New knife brands face a daunting market these days. There is stiff competition at every point along the price spectrum. Knife knuts are ever more picky. Trends from custom knives seem to drive the market. And steels are just getting more and more expensive.
The real issue though is overseas competition. It used to be that in the knife world Chinese knives were either OEM knives, junk, or rip offs. There was very little in the way of high end stuff coming out of China. Then in about a year all of that changed. Kizer and Reate seemed to lead the way. Kizer had a huge catalog of knives and Reate focused on a few, very clean designs and cranked up the fit and finish to near-custom levels. With these two competitors (and WE Knives joining the fray in 2016), competition is really stiff right now.
Until now, though, I have had little desire to review a Reate. It seemed that outside their OEM work for others (like the Steelcraft series), their knives came in two sizes: too big and way too big. Given the US's patchwork of knife laws, having a blade that does not come close to 3" seems like folly, but Reate (and a few other companies) fell into this trap. With the Baby Machine things were different. And that is the theme of this knife—everything is a bit differernt. From the look, the size, the steel, and down to the deployment method—everything is a bit different. Let’s see if that difference is a good thing.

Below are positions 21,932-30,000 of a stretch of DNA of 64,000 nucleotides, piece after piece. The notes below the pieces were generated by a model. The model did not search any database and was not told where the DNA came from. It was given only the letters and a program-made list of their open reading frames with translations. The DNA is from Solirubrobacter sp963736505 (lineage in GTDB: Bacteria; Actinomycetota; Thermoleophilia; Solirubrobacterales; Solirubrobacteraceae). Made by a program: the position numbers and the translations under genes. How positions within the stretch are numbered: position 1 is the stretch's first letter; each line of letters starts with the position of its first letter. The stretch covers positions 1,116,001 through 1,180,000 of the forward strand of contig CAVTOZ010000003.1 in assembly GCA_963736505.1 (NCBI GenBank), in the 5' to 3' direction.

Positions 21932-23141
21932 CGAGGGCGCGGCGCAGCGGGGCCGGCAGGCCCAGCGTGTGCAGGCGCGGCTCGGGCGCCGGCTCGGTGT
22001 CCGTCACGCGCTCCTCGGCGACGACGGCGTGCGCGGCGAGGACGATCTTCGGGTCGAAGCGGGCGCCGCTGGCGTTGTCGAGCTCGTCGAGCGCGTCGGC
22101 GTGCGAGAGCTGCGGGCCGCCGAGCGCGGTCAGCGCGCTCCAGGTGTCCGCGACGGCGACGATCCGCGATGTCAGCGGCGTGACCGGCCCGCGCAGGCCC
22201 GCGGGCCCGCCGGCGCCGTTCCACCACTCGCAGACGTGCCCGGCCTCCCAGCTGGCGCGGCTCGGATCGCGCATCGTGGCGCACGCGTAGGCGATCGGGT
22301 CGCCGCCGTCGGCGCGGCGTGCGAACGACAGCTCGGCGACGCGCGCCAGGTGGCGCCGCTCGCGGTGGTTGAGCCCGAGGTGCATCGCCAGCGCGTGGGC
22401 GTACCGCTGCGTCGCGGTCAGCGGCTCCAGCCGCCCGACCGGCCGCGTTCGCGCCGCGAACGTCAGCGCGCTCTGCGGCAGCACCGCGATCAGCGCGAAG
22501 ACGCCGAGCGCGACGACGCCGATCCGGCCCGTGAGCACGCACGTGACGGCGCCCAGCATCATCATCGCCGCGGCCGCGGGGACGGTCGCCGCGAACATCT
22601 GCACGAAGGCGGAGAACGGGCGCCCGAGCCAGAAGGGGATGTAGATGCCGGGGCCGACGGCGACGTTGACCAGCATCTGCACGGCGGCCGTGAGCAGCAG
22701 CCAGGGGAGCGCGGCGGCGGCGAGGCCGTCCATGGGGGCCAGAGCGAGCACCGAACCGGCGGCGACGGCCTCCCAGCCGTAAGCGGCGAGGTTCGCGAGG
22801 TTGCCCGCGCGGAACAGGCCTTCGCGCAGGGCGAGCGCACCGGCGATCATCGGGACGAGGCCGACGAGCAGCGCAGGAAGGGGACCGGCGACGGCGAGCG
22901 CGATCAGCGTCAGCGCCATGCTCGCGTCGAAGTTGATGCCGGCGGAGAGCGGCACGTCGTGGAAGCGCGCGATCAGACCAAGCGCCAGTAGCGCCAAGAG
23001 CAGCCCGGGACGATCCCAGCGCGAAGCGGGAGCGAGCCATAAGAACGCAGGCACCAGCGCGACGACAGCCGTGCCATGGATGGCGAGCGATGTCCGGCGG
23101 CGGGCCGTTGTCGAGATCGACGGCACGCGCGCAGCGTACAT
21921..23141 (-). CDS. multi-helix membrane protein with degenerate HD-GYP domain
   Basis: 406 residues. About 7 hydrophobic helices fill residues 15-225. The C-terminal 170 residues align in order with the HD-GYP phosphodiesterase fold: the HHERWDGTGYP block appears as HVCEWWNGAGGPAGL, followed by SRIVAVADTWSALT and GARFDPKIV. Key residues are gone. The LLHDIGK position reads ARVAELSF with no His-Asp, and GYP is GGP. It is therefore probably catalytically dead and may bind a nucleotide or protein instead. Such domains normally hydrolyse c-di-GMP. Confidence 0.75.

Here is the product page. There is, of course, a larger version just called the Machine. There is also a silver version of the Baby Machine, which, by the way, is an interesting name. If it is the BABY Machine that makes sense, given Reate’s product line up. If it is the Baby Machine, well, unless my wife is an anamoly, knives are generally not an aphrodisiac, so, you know, a bit of false advertising there. Anyway...there are no written reviews because, well, if I haven't reviewed it and Dan hasn't reviewed it and Matt at Knife Informer hasn't reviewed it there are no other sites that consistently produce written reviews anymore. Its us three or some folks that sporadically release reviews. Here is a video review. Here is a link where you can buy the Baby Machine from Blade HQ. Finally, here is my review sample (this is my personal knife):
Twitter Review Summary: Delicious differences hampered by book-thick blade stock.